Once free of that relentless oppression, the song’s character embraces the things of nature, like the sea, the rain, the sun. If we can get away from the trappings of a busy and hemmed-in life, if we sit in stillness by the ocean long enough that we learn to speak to seabirds, perhaps we will then know what freedom is. We will live freedom, be freedom.

This kind of freedom is is represented in Mitchell’s song by the ocean’s vastness, by the magic of mermaids and the playfulness of dolphins, by the birds who sit beside us and listen to the stirrings of our hearts, our dreams, our tears. When we release our guilt and sorrow, we become lighter. That, too, is a kind of freedom.

Seabird flying above the ocean, sunrise in the back ground - a symbol of freedom
Photo by Lars Kuczynski

Freedom or Indifference

So what of the silver galleons and treasure chests she describes? Is it not these that lure the seeker, the hope of something shiny on the ocean floor?

If we give up everything to find the riches hidden beneath the water, are we not as chained to our lusts and our greed as any tyrant? Or are we like the wise man of the Book of Matthew who sells all his goods to buy a pearl of great price? Do the coins and jewels in “The Dawntreader” represent the freedom of the spirit, that which comes of being one with the divine or with the cosmos? Maybe the galleons in Mitchell’s song do not trap us in endless grasping, but instead free us from addictive desires.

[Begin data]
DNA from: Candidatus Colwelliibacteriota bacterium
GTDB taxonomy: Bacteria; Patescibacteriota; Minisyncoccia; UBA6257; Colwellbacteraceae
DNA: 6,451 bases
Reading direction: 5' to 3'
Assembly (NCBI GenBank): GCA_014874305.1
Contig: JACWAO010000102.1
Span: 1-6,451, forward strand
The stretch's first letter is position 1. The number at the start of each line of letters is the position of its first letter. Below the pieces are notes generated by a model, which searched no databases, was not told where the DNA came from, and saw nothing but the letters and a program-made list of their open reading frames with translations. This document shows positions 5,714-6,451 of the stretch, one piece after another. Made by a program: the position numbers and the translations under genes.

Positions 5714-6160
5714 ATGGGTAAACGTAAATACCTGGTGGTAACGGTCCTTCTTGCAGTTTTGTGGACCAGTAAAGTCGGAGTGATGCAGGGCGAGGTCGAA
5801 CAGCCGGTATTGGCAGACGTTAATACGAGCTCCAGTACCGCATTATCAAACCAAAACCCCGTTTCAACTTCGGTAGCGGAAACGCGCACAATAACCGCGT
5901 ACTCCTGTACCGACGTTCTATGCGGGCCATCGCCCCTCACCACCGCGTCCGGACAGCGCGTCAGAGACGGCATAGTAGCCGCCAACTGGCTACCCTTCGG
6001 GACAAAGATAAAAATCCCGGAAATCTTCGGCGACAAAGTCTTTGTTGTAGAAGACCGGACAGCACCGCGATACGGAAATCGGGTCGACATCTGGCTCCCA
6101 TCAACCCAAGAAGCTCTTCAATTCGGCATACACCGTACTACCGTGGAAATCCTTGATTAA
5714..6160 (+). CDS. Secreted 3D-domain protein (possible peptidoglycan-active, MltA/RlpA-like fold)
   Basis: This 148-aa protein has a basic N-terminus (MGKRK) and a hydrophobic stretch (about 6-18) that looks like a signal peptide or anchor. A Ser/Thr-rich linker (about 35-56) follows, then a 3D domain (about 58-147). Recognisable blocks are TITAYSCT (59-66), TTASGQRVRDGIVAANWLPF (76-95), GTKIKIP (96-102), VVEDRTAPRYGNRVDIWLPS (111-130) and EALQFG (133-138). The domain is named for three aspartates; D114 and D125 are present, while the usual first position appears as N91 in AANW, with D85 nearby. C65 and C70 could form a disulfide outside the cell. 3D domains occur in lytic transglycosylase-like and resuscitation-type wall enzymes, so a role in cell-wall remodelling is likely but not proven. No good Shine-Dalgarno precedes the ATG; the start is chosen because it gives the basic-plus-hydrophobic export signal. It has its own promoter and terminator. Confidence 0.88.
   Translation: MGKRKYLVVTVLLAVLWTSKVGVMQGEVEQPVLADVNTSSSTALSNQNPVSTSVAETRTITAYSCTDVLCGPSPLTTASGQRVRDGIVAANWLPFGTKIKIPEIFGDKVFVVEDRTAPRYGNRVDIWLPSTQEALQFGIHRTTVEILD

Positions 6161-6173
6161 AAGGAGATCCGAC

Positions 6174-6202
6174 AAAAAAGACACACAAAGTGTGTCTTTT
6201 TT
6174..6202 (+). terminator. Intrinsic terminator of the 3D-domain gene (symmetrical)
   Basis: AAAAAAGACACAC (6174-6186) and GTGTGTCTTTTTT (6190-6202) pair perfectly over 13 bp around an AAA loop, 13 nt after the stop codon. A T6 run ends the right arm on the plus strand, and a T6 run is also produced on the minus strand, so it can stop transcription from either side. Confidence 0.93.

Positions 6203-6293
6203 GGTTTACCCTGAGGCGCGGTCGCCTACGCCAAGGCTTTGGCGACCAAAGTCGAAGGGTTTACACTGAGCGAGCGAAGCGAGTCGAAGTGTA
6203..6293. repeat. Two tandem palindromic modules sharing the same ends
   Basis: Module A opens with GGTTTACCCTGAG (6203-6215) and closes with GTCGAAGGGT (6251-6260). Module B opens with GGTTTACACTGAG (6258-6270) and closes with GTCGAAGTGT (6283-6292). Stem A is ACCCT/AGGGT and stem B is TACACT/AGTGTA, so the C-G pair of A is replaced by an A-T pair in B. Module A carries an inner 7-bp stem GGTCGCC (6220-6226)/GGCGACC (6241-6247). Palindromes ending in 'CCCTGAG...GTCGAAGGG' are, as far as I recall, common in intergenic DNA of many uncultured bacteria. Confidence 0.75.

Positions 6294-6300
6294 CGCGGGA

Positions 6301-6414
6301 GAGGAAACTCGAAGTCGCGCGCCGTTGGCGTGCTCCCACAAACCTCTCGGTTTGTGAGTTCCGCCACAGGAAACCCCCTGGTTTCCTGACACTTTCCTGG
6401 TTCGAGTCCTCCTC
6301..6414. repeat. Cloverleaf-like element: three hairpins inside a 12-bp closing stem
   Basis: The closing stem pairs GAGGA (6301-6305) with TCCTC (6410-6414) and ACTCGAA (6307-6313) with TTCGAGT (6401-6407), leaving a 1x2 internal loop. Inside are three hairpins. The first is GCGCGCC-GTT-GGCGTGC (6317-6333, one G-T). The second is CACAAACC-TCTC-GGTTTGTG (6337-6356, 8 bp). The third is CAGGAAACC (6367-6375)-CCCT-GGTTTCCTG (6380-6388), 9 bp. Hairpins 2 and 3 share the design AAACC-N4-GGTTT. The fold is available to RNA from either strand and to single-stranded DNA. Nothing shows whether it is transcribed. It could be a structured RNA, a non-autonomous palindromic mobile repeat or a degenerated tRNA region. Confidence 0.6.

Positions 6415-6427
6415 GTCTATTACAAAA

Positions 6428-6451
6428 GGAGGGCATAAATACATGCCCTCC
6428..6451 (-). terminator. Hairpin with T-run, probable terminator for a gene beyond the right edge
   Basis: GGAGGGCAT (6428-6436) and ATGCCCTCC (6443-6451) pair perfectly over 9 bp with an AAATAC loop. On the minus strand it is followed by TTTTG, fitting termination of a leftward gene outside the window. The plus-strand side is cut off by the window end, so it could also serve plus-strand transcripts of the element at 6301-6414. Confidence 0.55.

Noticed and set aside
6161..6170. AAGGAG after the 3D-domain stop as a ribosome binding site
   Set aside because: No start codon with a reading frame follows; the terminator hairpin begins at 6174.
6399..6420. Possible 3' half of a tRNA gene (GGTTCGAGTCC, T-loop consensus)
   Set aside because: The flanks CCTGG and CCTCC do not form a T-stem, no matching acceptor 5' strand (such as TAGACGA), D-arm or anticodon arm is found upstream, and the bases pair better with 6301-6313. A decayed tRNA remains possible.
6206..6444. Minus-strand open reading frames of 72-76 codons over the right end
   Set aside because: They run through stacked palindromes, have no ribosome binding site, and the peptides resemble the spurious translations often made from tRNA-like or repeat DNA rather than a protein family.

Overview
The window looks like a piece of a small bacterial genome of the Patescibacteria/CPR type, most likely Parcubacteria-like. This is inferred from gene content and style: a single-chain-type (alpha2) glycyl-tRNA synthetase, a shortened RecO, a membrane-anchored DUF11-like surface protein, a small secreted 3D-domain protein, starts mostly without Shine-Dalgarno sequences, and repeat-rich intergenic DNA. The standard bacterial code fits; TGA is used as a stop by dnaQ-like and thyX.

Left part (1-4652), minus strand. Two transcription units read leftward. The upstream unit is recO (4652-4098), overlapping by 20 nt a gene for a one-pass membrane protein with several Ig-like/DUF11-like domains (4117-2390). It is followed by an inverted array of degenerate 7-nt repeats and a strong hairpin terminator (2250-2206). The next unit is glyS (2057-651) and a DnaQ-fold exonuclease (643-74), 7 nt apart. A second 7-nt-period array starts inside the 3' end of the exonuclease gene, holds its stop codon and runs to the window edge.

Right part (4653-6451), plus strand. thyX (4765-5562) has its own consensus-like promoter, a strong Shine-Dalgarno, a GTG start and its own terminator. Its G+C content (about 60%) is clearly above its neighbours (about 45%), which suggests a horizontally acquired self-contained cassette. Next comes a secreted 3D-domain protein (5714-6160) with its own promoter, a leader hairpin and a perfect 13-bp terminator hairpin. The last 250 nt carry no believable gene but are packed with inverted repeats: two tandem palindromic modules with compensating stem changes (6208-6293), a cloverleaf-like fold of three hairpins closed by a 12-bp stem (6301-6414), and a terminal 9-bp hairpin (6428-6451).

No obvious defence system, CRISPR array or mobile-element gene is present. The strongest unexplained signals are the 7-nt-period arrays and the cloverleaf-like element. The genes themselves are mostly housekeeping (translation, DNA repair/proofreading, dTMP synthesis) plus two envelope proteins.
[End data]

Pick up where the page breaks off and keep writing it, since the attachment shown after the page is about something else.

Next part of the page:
Of course, money can buy freedom. The wealthy don’t have to toil. Unlike bums, no one throws them in jail for vagrancy or minor theft. No one will catch them loitering on street corners or stealing from stores. Their crimes are often larger, more egregious, and easier to hide. Behind their thick walls, protected by servants and guards, they feel safe, far from the despair of the poor and the helpless.